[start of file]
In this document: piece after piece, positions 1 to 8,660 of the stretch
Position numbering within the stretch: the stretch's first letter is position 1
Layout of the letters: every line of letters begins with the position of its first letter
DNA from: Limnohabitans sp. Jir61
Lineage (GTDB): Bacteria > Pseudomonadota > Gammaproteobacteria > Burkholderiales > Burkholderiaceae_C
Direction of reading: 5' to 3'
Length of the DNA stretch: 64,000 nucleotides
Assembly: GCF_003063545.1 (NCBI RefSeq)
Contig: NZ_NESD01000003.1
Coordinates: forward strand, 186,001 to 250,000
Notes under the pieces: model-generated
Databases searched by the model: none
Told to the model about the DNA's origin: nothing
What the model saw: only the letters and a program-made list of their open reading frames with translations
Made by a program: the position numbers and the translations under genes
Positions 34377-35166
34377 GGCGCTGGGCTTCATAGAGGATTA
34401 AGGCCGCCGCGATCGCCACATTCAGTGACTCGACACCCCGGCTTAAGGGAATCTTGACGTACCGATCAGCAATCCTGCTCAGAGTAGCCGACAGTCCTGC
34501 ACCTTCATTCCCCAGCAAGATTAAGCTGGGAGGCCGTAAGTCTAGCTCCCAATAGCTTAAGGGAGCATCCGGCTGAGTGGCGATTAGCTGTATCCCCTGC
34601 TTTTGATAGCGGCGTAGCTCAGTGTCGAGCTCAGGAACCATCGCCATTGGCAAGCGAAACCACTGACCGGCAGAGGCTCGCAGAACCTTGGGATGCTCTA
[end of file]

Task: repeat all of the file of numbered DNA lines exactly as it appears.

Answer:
In this document: piece after piece, positions 1 to 8,660 of the stretch
Position numbering within the stretch: the stretch's first letter is position 1
Layout of the letters: every line of letters begins with the position of its first letter
DNA from: Limnohabitans sp. Jir61
Lineage (GTDB): Bacteria > Pseudomonadota > Gammaproteobacteria > Burkholderiales > Burkholderiaceae_C
Direction of reading: 5' to 3'
Length of the DNA stretch: 64,000 nucleotides
Assembly: GCF_003063545.1 (NCBI RefSeq)
Contig: NZ_NESD01000003.1
Coordinates: forward strand, 186,001 to 250,000
Notes under the pieces: model-generated
Databases searched by the model: none
Told to the model about the DNA's origin: nothing
What the model saw: only the letters and a program-made list of their open reading frames with translations
Made by a program: the position numbers and the translations under genes
Positions 34377-35166
34377 GGCGCTGGGCTTCATAGAGGATTA
34401 AGGCCGCCGCGATCGCCACATTCAGTGACTCGACACCCCGGCTTAAGGGAATCTTGACGTACCGATCAGCAATCCTGCTCAGAGTAGCCGACAGTCCTGC
34501 ACCTTCATTCCCCAGCAAGATTAAGCTGGGAGGCCGTAAGTCTAGCTCCCAATAGCTTAAGGGAGCATCCGGCTGAGTGGCGATTAGCTGTATCCCCTGC
34601 TTTTGATAGCGGCGTAGCTCAGTGTCGAGCTCAGGAACCATCGCCATTGGCAAGCGAAACCACTGACCGGCAGAGGCTCGCAGAACCTTGGGATGCTCTA